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Learn MVC (Model view controller) Step by Step in 7 days – Day 5

, , 1 Aug 2014 CPOL
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As the article's name says, learn MVC. Ao the agenda is simple, we are going to learn ASP.NET MVC in 7 days.
So, What’s the agenda?
Day 1: -Controllers, strong typed views and helper classes
Day 2: - Unit test, routing and outbound URLS
Day 3:- Partial views, Data annotations,Razor, Authentication and Authorization
Day 4:- JSON, JQuery, State management and Asynch controller
Day 5:- Bundling , Minification , ViewModels,Areas and Exception handling
Day 6: - Display Modes,MVC OAuth,Model Binders,Layout and Custom view engine
Lab 18: - MVC bundling and minification
Understanding Bundling
Understanding Minification
Step 1: - Create a MVC project with Empty template
Step 2: - Create a controller which invokes a view
Step 3: - Run and see how multiple calls are made.
Step 4: - Referencing “System.Web.Optimization”
Step 5: - The bundle config file
Step 6: - Call the bundle config file from global.asax.cs file
Step 7: - Render the bundles in the view
Step 8: - Watch your Bundling and Minification in real
Lab 19: - MVC View model
Theory
What kind of logic view model class will contain?
Step 1 :- Creating the customer model
Step 2: - Creating the view model
Step 3: - Consume view model in the view
Should VM be composed or inherited.
Advantages of VM
Lab 20: - Exception Handling
Introduction
Step 1: - Add a controller and action which raises error
Step 2: - Create an Error view
Step 3: - Reuse across Actions within same controller (OnException)
Step 4: - Reuse across any action and any controller (FilterConfig)
Step 5: - Error handling across project: - Application_Error
Lab 21: - MVC Area
What is Area and Why Area?
How to use Areas?
Step1: - Add Area using the MVC template.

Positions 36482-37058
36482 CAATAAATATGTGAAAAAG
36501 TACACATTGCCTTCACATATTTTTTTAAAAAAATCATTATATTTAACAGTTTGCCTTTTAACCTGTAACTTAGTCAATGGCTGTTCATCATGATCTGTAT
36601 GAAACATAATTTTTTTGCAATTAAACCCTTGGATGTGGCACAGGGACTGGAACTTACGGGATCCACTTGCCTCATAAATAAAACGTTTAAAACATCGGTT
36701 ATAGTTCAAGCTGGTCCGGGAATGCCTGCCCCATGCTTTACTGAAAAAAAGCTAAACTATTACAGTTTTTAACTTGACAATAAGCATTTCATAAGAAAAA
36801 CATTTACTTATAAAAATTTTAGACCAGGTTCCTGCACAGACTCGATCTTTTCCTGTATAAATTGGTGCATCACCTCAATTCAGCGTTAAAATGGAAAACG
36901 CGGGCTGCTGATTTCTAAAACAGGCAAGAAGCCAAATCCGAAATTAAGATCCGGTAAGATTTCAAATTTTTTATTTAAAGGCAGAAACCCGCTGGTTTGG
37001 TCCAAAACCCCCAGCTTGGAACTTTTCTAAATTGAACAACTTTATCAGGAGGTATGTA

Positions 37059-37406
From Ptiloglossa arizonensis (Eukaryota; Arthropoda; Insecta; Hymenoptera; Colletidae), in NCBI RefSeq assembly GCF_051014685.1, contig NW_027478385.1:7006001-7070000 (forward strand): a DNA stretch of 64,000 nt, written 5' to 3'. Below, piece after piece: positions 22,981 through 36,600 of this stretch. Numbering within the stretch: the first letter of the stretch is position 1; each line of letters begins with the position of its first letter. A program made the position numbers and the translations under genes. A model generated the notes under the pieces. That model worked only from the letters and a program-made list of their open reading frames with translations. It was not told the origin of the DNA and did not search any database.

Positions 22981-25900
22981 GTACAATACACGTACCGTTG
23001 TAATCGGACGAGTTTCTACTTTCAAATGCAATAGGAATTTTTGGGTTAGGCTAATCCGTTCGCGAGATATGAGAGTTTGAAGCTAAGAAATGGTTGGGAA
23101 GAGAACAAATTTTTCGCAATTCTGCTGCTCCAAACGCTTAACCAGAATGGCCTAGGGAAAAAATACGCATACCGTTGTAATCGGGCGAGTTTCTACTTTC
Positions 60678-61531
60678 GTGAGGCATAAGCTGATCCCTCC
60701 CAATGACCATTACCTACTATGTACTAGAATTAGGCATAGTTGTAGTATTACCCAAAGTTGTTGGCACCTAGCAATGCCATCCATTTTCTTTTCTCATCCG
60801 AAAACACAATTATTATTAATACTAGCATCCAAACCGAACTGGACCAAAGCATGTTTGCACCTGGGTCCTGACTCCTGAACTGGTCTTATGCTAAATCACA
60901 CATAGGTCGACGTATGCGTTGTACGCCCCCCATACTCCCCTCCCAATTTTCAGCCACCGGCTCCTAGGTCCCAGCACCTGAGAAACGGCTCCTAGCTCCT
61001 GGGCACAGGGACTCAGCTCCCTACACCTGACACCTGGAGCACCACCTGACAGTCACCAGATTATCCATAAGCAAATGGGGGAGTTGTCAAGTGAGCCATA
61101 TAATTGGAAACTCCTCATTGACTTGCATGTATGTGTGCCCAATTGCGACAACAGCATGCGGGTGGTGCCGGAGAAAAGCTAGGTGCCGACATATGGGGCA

Step 2: Start pushing relevant files to relevant areas
What is the difference Areas vs. Folders?
What is for the sixth day?
Are you completely new to MVC?
Do not miss MVC interview questions with answers

So, What’s the agenda?

In day 5 we will look in to how to bundling and minification to maximize performance of MVC application. We will also look in to the concept and advantages of view model which is nothing but a bridge between model and the view.

In case you have missed the past 4 days of the MVC learn series below are the links for the same.

Day 1: -Controllers, strong typed views and helper classes

http://www.codeproject.com/Articles/207797/Learn-MVC-Model-view-controller-Step-by-Step-in-7

Day 2: - Unit test, routing and outbound URLS

http://www.codeproject.com/Articles/259560/Learn-MVC-Model-view-controller-Step-by-Step-in-7

Day 3:- Partial views, Data annotations,Razor, Authentication and Authorization

http://www.codeproject.com/Articles/375182/Learn-MVC-Model-View-Controller-Step-by-Step-in-4

Day 4:- JSON, JQuery, State management and Asynch controllers

http://www.codeproject.com/Articles/667841/Learn-MVC-Model-view-controller-Step-by-Step-in-3

Day 5:- Bundling , Minification , ViewModels,Areas and Exception handling

http://www.codeproject.com/Articles/724559/Learn-MVC-Model-view-controller-Step-by-Step-in-7

Day 6: - Display Modes,MVC OAuth,Model Binders,Layout and Custom view engine

http://www.codeproject.com/Articles/789278/Learn-MVC-Model-view-controller-Step-by-Step-in-d

Lab 18: - MVC bundling and minification

Both these concepts bundling and minification helps us to increase performance.

Understanding Bundling

Web projects always need CSS and script files.Bundling helps us to combine to multiple javascript and CSS file in to a single entity during runtime thus combining multiplerequests in to a single request which in turn helps to improve performance.

For example consider the below web request to a page. The below request are recorded by using chrome developer tools. This page consumes two JavaScript files “Javascript1.js” and “Javascript2.js”. So when this is page is requested it makes three request calls:-